New app for iOS and Android puts air quality in the palm of your hand (or your back pocket)

Air is the most important thing that many of us take for granted every day. We all need a lifetime supply, but most of us barely notice when we’re breathing easy – although we notice pretty quickly when we’re not.

There are many Albertans, however, who can’t take breathing easy for granted. A wide variety of respiratory and other medical conditions can make it harder for our lungs to filter out irritants and pollutants. Young children and older people may also have a harder time breathing when conditions are poor.

When air quality goes down – because of wildfire smoke, industry emissions, urban smog, seasonal changes, or other things – these Albertans need to know, so they can limit their exposure and protect their health. That’s why Alberta has the Air Quality Health Index (AQHI).

The AQHI provides easy-to-understand ratings of the air quality in 24 communities in Alberta, from Fort Chipewyan in the north to Lethbridge in the south. Hourly updates, daily forecasts, and special alerts are posted to the AQHI website. If Albertans want the latest air quality info for their community, all they have to do is log on to find it.

There’s only one hang-up: what if you need air quality info when you’re already outdoors or on the move, and not near a computer? Well, we’ve fixed that. You can now access this info using another, much smaller computer – one that you carry around in your pocket or purse every day.

What is this app? 

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The AQHI app provides hourly updates and daily forecasts for more than 20 communities in Alberta (and more to come). It will give you:

  • The level of health risk associated with the current air quality in your area (on the AQHI scale of 1 to 10)

  • The daily air quality forecast for your area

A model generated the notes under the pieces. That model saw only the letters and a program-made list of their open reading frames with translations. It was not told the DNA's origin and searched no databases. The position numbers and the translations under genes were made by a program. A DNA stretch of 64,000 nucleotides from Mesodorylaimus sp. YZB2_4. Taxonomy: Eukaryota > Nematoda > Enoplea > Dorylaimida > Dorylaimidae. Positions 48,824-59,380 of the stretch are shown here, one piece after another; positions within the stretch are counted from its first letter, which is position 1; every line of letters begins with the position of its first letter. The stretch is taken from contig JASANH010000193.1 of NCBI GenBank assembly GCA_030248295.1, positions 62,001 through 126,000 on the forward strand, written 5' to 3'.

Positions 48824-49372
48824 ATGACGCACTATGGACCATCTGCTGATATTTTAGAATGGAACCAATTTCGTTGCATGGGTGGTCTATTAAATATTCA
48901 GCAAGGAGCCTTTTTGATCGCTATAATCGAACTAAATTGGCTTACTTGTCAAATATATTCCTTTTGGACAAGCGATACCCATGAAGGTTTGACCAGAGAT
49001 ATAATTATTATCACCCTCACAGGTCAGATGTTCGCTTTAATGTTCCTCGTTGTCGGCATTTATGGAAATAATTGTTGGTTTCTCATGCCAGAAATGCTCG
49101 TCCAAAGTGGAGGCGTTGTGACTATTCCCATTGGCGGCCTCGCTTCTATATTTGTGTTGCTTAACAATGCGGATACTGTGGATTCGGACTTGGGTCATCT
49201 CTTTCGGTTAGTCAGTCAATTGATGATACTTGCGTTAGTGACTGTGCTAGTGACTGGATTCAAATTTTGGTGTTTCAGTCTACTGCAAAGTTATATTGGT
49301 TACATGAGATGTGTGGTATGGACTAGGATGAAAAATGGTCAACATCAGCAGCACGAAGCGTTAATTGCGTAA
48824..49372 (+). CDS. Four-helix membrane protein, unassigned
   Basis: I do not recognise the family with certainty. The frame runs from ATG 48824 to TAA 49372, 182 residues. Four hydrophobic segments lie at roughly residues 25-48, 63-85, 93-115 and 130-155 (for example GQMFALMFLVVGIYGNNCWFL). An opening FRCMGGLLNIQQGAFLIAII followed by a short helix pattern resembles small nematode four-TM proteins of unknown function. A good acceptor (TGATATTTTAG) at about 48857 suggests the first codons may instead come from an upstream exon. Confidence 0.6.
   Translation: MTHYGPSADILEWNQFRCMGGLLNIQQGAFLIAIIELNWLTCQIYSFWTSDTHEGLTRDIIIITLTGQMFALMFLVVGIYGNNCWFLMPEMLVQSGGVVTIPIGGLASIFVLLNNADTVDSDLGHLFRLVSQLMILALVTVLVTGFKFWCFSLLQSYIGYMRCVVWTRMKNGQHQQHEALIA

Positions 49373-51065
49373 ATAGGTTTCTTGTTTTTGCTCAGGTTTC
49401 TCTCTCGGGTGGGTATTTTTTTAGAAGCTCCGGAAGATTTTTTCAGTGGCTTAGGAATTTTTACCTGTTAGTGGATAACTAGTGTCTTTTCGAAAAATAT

• Advice on how to interpret this information and minimize the risk to your health

  • Special community-wide alerts when the smell or appearance of your community’s air changes

Do I need it?

 The AQHI app won’t be useful for everyone. But if you have any kind of respiratory condition or other sensitivities to decreased air quality – or if you care for anyone who does – you should consider downloading it. That way, if you ever need the information, it will be as easy as picking up your phone (or tablet).

Is it compatible with my device?

  • This app is both iOS (iPhone and iPad) and Android (Smartphone and tablet) compatible.
  • We are currently working on a Blackberry-compatible version of the app and expect to launch it in 2014.

Where can I get it? How much does it cost?

The app is free to download; you can get it here.

2 thoughts on “New app for iOS and Android puts air quality in the palm of your hand (or your back pocket)

    • Thanks for this question, Sharon – it’s a good one, and it gives us a good opportunity to clarify a few things.

      We use and report the same air quality data as the feds do for Alberta – but there are some differences in the way that info is reported through Alberta’s Air Quality Health Index. These differences reflect ways that we’ve enhanced the system to make it as responsive as possible. For example:
      • We incorporate data from several smaller communities that are not reported by the federal system.
      • The flexibility of our system lets us alert specific communities when pollutant concentrations hit certain thresholds, letting them know that they may notice a change in smell or visibility and how they should respond.
      • We upload our data directly as it comes in from the monitoring stations. This means our data is updated 20-30 minutes faster than the federal government’s data (the federal government’s needs to be compiled before being uploaded). When air quality changes rapidly, this can make quite a difference.
      • We have the ability to remove erroneous data (that might be caused by a monitoring station malfunction or power failure, for example) from the data set very quickly – more quickly than Environment Canada can. We are working with the feds to resolve this issue, but in the meantime, it is possible for the two jurisdictions to report different AQHI data. We do communicate with our federal counterparts to limit this possibility as much as possible.

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